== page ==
Bounty Hunter 4/3 by Jason Delgado, Chris Martin

Bounty Hunter 4/3 by Jason Delgado, Chris MartinBounty Hunter 4/3: From Marine Scout Sniper to MARSOC's First Lead Sniper Instructor by Jason Delgado, Chris Martin
Published by St. Martin's Press on September 3rd 2017
Genres: Memoir, War
Pages: 352
Format: Ebook
Source: NetGalley
Goodreads
four-stars

Bounty Hunter 4/3 is the latest in a string of personal accounts written by special forces soldiers, and other military personnel recounting their experiences in the recent wars in Iraq and Afghanistan. It is the tale of Jason Delgado, a Marine sniper who was involved in the thick of some of the deadly warfare which took place in the city of Husaybah.

It is in the vein of autobiographies like Chris Kyle’s American Sniper, and others, and is a very personal look at what it takes to be a special forces operative on the front lines. The book begins with the author growing up in The Bronx, and the events which led him to signing up as a Marine, and then going through the arduous training required to become a Scout Sniper. I am not saying that some of the other accounts glamourise this experience by any means, but Delgado brings a very down to earth viewpoint at the bloody nature of the business of war. By his own admission he embarked on this journey with something of an unrealistic expectation of what it took, however through his training he had this stripped away.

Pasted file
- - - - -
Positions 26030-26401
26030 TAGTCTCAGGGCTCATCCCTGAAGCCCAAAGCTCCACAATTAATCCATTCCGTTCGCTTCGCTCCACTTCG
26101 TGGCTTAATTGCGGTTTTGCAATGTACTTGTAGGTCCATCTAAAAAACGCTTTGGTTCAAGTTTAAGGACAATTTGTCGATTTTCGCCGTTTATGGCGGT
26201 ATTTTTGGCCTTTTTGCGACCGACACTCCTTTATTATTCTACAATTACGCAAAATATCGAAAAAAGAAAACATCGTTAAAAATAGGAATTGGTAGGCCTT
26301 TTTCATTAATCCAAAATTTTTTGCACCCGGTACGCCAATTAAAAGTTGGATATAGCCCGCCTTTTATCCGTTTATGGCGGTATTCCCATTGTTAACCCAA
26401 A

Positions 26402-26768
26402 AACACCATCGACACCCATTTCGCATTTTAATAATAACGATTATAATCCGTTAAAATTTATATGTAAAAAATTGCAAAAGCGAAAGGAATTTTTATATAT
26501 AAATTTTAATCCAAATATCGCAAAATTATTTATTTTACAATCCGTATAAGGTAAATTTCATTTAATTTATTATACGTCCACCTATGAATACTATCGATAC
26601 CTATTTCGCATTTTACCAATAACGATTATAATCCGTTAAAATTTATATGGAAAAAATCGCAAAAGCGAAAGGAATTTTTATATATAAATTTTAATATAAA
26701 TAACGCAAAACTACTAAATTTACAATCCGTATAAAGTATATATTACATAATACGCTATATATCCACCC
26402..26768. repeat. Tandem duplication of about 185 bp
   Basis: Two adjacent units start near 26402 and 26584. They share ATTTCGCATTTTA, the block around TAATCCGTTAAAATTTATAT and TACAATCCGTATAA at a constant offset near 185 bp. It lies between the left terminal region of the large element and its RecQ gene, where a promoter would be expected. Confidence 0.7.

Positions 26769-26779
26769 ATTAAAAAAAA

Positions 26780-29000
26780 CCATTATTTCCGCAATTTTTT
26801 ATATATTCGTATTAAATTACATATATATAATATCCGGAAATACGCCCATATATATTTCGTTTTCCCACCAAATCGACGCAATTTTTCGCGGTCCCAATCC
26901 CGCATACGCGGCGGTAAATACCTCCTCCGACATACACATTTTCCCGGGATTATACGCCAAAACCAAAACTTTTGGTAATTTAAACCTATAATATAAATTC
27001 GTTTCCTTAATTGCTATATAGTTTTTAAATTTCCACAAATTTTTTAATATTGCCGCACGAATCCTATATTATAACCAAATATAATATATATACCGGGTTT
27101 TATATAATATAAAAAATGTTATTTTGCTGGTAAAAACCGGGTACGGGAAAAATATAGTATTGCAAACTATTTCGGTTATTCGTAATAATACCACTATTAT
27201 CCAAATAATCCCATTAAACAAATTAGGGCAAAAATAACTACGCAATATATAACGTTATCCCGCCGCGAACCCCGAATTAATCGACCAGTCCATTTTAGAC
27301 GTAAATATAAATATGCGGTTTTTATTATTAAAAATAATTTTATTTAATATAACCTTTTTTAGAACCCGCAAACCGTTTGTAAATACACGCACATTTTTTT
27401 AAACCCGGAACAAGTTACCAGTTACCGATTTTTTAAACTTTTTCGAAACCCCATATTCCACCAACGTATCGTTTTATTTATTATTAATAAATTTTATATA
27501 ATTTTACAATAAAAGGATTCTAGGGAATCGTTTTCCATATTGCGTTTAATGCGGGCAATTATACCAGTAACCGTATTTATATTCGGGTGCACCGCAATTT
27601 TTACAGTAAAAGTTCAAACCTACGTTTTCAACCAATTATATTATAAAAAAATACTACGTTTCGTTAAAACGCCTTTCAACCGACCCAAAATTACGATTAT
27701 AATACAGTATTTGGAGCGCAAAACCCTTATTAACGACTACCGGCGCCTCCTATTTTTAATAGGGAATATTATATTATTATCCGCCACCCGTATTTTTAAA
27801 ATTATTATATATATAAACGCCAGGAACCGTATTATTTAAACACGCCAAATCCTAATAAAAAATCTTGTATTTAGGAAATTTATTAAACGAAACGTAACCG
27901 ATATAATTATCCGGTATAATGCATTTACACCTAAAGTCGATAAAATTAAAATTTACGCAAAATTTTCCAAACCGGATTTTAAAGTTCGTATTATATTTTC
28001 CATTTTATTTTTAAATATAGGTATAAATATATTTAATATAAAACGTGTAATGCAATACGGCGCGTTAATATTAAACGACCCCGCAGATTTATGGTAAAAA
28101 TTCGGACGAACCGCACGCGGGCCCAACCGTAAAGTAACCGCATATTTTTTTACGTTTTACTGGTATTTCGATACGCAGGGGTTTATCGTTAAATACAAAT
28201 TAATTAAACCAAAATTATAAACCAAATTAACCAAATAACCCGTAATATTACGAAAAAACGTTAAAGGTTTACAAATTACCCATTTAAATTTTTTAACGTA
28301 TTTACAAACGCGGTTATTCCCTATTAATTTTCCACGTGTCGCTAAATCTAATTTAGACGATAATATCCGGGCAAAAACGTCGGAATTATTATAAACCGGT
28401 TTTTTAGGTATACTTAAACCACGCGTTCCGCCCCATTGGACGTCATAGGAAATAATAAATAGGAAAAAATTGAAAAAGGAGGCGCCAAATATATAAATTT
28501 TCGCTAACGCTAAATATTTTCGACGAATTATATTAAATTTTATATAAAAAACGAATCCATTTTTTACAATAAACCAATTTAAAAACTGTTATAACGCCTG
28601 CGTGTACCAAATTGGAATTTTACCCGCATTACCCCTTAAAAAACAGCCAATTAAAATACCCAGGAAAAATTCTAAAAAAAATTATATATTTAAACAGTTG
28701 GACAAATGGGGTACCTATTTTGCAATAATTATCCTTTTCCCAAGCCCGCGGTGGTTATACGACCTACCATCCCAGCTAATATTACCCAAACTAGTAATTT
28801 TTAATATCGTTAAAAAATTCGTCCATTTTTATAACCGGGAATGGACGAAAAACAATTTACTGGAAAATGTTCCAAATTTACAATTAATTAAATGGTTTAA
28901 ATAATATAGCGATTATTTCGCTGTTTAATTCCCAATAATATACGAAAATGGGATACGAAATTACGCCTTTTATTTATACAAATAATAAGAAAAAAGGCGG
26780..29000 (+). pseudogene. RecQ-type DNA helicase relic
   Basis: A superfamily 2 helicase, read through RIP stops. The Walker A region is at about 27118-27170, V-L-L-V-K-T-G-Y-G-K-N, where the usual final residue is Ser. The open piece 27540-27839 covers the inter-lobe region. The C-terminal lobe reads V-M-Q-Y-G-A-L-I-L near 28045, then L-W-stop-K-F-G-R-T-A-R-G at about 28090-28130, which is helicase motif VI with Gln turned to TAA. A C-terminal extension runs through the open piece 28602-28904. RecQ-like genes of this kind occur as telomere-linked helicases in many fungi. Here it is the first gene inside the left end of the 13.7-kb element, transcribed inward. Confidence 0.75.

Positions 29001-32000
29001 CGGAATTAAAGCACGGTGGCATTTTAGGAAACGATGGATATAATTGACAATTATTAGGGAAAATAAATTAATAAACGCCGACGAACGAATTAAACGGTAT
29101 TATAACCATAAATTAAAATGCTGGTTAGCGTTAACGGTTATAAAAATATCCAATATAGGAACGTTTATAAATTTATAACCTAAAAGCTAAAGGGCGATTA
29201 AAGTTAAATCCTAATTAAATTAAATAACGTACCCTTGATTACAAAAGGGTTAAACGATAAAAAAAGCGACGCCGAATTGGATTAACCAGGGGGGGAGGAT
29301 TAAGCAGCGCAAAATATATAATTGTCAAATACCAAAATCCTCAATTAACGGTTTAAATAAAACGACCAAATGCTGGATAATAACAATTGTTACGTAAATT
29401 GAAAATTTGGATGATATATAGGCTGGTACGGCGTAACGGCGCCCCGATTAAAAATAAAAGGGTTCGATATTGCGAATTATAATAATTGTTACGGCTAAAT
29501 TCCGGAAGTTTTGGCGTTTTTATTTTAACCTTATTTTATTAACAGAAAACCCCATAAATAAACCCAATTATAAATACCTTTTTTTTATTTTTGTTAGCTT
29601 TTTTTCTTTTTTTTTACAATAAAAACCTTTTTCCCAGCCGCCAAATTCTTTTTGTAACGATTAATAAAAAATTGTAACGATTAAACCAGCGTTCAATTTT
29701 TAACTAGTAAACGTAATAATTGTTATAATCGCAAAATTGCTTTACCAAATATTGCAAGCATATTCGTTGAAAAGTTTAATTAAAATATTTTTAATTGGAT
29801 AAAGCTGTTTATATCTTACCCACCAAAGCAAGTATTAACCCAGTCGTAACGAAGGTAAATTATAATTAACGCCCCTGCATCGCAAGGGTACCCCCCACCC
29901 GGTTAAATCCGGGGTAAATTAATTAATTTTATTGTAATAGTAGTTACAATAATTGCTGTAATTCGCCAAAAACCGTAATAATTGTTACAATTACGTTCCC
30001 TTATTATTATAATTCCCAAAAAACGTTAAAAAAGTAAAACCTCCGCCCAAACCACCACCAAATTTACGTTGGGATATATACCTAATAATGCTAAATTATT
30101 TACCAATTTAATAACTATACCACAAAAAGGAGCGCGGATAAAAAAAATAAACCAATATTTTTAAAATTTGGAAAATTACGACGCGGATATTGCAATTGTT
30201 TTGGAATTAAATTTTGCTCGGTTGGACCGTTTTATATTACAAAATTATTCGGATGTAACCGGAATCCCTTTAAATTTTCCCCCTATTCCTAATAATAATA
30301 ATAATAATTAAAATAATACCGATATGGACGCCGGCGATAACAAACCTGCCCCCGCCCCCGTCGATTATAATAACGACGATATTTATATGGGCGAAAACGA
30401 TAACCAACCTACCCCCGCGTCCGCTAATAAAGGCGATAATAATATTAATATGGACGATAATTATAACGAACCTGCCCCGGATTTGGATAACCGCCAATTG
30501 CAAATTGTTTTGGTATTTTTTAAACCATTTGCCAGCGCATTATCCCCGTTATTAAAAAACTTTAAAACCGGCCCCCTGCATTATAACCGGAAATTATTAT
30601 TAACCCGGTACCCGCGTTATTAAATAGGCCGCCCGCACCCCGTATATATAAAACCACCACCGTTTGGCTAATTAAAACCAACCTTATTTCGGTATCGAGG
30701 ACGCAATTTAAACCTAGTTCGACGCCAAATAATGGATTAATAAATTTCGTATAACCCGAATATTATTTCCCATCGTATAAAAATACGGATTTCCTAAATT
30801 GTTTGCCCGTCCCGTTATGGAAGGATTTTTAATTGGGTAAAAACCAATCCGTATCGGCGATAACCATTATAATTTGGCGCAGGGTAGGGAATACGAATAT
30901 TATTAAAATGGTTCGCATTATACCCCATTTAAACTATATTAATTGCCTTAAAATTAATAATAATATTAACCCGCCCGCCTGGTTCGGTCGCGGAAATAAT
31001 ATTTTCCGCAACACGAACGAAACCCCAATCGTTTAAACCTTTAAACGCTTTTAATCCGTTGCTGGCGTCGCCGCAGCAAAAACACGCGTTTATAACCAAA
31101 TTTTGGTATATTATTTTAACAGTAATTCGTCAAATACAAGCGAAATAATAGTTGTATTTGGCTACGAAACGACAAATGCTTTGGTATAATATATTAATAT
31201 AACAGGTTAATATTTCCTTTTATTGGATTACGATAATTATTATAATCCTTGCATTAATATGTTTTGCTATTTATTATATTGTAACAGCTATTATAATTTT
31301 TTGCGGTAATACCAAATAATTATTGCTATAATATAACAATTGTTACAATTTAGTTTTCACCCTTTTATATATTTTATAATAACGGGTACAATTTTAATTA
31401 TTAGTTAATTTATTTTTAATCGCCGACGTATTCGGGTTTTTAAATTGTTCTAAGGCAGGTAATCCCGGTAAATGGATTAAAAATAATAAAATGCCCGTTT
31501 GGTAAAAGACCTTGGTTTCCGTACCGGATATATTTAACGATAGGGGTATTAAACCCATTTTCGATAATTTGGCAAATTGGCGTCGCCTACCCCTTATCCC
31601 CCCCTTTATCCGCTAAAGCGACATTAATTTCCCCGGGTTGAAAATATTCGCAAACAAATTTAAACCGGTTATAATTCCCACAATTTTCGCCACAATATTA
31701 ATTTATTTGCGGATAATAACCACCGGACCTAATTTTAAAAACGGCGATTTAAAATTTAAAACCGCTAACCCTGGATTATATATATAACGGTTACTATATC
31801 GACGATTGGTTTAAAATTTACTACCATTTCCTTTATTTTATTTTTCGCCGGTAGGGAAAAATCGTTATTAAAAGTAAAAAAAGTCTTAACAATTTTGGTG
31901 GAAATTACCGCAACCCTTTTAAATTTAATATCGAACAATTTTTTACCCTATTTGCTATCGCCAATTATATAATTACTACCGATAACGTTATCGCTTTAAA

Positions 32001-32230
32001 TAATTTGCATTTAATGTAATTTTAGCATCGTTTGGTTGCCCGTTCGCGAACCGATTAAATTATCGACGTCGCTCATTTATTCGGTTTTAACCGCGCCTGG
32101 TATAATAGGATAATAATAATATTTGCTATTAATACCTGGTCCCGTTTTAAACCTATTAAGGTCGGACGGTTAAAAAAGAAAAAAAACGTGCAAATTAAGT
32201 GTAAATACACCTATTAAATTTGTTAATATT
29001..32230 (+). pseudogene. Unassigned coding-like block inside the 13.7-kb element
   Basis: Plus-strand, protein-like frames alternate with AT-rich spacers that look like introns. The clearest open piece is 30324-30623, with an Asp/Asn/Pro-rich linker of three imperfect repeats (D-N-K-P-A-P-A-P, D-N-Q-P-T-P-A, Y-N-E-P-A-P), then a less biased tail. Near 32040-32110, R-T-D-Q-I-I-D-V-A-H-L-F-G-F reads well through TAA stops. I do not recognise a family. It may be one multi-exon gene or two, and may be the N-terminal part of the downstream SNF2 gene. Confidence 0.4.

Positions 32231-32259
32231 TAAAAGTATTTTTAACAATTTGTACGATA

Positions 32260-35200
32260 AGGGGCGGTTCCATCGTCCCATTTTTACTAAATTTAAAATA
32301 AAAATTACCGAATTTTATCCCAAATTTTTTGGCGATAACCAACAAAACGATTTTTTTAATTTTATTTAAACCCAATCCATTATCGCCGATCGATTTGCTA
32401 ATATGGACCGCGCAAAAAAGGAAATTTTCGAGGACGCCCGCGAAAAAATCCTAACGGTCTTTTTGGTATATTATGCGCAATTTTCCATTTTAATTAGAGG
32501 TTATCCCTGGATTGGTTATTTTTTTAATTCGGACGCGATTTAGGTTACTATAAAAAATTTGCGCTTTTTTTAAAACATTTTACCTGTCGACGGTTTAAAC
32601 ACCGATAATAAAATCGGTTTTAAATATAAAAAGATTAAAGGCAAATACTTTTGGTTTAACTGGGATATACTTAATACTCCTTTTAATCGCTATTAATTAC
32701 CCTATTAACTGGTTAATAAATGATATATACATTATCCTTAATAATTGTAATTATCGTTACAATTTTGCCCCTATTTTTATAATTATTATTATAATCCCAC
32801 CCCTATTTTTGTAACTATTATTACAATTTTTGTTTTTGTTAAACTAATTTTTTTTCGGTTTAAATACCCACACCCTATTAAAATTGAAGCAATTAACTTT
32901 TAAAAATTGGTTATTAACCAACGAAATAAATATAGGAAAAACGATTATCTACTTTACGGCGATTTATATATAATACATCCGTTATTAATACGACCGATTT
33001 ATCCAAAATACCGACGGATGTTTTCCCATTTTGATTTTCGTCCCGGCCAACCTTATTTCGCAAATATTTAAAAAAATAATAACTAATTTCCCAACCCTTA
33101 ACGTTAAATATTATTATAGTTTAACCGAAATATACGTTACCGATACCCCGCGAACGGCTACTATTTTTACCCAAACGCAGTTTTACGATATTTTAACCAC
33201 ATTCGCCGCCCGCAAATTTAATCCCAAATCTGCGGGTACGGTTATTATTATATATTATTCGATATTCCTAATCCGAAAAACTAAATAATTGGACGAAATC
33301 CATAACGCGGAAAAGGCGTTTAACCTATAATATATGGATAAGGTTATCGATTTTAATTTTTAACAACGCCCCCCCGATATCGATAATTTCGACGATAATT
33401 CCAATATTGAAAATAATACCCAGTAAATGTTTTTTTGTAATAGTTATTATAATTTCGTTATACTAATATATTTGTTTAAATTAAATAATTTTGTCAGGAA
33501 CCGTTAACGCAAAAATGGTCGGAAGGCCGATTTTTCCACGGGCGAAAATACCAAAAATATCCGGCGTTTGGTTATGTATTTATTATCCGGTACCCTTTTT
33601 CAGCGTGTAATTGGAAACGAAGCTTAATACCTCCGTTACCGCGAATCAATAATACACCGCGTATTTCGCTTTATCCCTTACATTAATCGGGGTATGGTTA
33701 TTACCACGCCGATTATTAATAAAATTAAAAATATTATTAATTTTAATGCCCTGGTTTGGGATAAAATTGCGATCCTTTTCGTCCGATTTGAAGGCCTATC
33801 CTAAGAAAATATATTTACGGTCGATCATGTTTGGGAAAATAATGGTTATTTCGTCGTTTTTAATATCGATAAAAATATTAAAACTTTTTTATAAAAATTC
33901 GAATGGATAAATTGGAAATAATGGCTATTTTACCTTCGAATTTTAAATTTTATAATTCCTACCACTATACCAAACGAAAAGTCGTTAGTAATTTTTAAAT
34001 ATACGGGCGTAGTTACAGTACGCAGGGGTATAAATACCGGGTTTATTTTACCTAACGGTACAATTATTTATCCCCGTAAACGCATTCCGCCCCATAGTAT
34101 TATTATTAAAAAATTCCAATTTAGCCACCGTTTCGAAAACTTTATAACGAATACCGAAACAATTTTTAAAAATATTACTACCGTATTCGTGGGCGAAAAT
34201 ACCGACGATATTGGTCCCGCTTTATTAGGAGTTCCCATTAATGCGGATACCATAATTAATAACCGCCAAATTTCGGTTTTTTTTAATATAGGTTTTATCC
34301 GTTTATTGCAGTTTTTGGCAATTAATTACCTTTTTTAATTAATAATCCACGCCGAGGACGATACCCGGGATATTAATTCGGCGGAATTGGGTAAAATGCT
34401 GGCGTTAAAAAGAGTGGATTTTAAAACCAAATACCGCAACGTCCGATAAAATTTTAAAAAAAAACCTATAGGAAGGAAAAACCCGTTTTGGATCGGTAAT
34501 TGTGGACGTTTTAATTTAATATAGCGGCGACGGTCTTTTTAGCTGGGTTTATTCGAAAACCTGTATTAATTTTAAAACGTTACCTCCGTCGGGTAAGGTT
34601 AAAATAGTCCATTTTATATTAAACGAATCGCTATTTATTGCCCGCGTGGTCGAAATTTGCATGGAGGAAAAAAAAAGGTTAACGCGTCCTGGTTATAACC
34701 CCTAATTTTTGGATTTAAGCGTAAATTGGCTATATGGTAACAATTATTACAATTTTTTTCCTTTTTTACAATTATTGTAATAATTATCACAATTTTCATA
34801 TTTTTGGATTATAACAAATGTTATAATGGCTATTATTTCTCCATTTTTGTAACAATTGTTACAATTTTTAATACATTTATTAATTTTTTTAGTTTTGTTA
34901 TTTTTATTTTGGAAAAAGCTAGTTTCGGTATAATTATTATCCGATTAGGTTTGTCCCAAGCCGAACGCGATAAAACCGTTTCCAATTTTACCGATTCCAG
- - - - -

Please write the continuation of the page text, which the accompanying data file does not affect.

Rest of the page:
As an on-the-ground viewpoint, Bounty Hunter 4/3 focuses primarily on the very real, gritty experience of warfare on the street. Danger lurks around every corner, and there is a sense of the powerlessness he felt in being unable to take action to protect the locals, or the brotherhood he was fighting alongside. The downside is that it can be difficult to get a sense of the battlefield as a whole, and the author acknowledges that not many people remember the name of Husaybah, where a significant portion of the action takes place in the latter half of the book.

It is undeniable that there is a personal cost for anyone who goes to war. The author had to witness the deaths, and maimings of many of his comrades in arms, which he had to bear psychologically when he returned home. I think this is the greatest strength of the book, that going beyond the outer bravado, and spitshined image of warriors marching off to war, there are injuries which go beyond the visible. Bounty Hunter takes us inside the head of one such warrior, and into his personal family life which had to bear the cost as well.

As mentioned before, this is not the first book which covers some of this territory, but it is a highly personal, intriguing look at the life of a US Marine sniper. I enjoyed reading the book, and found it quite moving in places.

I received a review copy through NetGalley in exchange for an honest review.

four-stars
Rating Report
Writing
four-half-stars
Pacing
three-half-stars
Cover
four-stars
Overall: four-stars

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